To mark the 12th annual System Administrator Appreciation Day on 29 July, Nick Cavalancia, vice president of Windows management at ScriptLogic discusses the skills that a modern IT Admin needs to have these days to cope with current and future challenges.
IT Administrators are the unsung heroes of companies across the globe. They work hard in the background making sure that the system and PCs are running smoothly, tirelessly troubleshoot and patiently deal with user issues. (If you have never been down at the IT department, you might want to have a look at this short animation to see how our unsung heroes coping with their tasks.)
This Friday, 29 July, we all have a chance to collectively show our appreciation to our admins for all their hard work behind the curtain ensuring that we all can do our job as smoothly as possible.
In those 12 years since the existing of this day the working conditions of IT Admins have changed dramatically and new technological advancements and economic factors have more rapid changes in store.
Just to give you an idea of what the people that make sure that you can do your daily work have to deal with, here is a short overview of the skills that a modern IT Admin needs to have these days to cope with current and future challenges:
Decreasing IT budgets: IT departments have experienced significant budget cuts, which often lead to reduced staff, which in turn means an increase of the IT admin's work load. This inevitably leads to a limited amount of time for the execution of tasks such as troubleshooting, network monitoring, and maintenance. We all know that if we face IT problems at work, we want them to get fixed right away. It admins have to work quick and efficient to keep everything up and running and thereby everyone happy.
New devices: Businesses have started to embrace new devices such as smart phones and tablets, often without thinking about how those can fit in the existing IT network. Similar to the rise of laptops IT Admins are once again faced with the problems of mobile devices - generally containing sensitive data - leaving the network. In addition to incorporating those devices in the overall IT security strategy, the IT Admin also needs to work with the maintenance of smartphone and tablets.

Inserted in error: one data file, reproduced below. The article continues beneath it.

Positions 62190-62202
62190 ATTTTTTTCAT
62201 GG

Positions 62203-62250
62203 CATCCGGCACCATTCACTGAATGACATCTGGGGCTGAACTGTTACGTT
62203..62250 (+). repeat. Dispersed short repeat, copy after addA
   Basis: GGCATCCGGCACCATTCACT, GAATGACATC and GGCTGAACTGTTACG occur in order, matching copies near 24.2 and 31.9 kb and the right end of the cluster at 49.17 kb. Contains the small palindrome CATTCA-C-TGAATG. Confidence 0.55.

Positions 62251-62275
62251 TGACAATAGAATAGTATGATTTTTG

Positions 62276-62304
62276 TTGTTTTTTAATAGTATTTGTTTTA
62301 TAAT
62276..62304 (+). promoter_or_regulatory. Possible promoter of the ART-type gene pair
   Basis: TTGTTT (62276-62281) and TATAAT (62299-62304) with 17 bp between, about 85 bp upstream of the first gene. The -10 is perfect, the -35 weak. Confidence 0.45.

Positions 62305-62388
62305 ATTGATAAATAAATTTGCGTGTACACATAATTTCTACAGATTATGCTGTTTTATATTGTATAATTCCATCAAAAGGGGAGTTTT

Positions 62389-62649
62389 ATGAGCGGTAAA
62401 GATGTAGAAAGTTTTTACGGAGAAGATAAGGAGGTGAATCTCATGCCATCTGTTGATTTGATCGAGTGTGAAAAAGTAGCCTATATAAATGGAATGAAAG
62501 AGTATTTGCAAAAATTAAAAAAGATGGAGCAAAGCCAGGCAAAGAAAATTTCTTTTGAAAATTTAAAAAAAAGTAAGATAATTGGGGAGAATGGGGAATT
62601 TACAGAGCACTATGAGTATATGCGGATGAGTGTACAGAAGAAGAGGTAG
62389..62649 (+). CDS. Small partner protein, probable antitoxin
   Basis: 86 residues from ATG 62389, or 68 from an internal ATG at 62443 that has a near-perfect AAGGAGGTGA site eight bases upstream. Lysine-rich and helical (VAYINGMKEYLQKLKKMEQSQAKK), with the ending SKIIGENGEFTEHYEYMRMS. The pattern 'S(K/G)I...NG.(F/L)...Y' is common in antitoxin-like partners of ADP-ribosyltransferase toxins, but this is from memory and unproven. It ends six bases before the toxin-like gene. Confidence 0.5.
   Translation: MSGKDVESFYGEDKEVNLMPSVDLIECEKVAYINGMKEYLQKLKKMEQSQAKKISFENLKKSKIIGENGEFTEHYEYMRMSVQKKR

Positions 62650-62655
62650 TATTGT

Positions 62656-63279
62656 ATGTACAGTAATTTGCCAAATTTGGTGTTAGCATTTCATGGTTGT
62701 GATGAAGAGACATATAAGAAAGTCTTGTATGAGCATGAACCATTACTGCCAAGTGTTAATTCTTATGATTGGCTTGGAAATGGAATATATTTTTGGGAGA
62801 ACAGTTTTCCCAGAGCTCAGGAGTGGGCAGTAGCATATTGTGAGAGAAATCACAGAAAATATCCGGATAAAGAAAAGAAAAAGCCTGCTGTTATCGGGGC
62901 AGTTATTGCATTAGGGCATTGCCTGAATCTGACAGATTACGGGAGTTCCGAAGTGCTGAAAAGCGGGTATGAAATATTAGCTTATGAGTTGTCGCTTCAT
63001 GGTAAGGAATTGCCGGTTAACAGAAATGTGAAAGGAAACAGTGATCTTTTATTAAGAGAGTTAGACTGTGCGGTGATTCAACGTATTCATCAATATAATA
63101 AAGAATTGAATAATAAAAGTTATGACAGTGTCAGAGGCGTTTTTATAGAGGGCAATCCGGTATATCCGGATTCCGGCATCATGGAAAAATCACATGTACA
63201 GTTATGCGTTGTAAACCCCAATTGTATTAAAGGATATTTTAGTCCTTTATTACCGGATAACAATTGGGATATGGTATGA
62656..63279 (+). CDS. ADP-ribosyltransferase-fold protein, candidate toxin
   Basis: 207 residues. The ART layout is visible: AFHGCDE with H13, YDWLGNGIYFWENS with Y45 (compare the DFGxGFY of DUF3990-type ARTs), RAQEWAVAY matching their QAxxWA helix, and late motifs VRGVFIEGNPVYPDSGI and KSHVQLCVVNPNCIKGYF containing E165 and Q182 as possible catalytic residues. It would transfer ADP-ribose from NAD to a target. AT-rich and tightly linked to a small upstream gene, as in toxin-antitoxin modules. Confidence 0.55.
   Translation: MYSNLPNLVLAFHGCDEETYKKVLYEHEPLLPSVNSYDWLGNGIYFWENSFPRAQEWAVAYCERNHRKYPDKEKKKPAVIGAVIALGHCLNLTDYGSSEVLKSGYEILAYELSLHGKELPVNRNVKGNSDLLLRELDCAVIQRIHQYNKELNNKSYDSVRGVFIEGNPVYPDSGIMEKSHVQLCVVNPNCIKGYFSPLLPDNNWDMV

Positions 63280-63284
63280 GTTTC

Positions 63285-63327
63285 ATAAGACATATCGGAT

Move to the cloud: Cloud technology is a rapidly growing trend, which can help cutting costs and make work more flexible. There is, however, quite a bit of work to do for the IT Admin, before these benefits can be enjoyed. Cloud migration is quite a tricky undertaking in which critical systems and data needs to be moved to a new environment.
Security threats: Recent hack attacks have proven how vulnerable many IT networks still are. New threats arise on a regular basis and security strategies have to be adopted accordingly to guarantee maximum security. Security threats, however, not only come from the outside world, but also from the inside. Sensitive data can easily leave the company - intentionally or unintentionally - on a mobile device or simply a USB stick. For the IT admin that means to be constantly on top of new threats, monitor the network, secure USB ports and apply patches to name but a few tasks.
Education: An IT Admin is no longer just the guy who solves problems with a couple of clicks and command lines. He needs to keep employees informed about security risks that for instance social media and external devices such as USB sticks and smartphones pose. Despite strict security measures there is always the human factor, which is hard to control. Hence, soft skills are a key requirement for an IT Administrator.
Boosting Productivity: The education aspect also comes into play for new strategies that help to offer the user a productive working environment: in order to not restrict workers' productivity, many IT Administrators elevate user rights, so that critical software or updates can be quickly installed by the users themselves. Even though there are tools that monitor this process, the IT Admin needs to keep users informed about potential risk, that come with elevating a user's administration rights.
This was first published in July 2011